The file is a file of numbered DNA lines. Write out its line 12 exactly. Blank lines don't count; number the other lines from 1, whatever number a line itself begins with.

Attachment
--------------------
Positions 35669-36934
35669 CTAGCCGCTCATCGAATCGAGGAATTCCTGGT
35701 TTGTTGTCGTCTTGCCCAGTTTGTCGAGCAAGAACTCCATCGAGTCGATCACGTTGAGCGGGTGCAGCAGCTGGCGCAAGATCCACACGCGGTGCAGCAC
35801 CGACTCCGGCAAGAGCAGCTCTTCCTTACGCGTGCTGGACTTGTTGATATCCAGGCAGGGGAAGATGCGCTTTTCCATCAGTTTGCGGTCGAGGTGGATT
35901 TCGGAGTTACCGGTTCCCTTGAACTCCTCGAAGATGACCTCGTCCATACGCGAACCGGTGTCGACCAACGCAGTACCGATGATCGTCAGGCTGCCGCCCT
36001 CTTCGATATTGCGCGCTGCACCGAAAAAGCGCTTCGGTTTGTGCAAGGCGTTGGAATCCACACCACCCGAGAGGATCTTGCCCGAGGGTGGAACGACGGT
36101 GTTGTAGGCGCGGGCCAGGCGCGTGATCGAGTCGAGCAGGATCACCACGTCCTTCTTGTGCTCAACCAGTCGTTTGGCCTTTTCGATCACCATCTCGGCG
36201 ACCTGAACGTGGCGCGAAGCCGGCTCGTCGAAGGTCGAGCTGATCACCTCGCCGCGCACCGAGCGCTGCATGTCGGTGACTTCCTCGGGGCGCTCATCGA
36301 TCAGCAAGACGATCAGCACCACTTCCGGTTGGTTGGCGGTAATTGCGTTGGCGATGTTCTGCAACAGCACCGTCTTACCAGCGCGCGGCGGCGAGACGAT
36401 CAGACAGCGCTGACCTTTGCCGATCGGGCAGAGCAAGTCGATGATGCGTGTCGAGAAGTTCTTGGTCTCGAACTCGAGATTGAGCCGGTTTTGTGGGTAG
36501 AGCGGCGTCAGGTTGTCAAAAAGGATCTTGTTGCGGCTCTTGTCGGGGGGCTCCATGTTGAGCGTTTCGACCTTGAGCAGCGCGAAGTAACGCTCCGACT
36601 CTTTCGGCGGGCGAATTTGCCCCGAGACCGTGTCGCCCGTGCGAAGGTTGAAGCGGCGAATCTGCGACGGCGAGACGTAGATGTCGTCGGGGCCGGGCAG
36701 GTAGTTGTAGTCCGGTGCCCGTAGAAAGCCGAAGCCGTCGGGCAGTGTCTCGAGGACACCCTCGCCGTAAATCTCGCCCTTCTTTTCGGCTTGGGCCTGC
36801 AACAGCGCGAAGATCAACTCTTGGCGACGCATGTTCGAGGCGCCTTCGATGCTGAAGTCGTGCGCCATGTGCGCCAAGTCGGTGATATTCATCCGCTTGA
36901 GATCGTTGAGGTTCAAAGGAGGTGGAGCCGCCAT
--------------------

36601 CTTTCGGCGGGCGAATTTGCCCCGAGACCGTGTCGCCCGTGCGAAGGTTGAAGCGGCGAATCTGCGACGGCGAGACGTAGATGTCGTCGGGGCCGGGCAG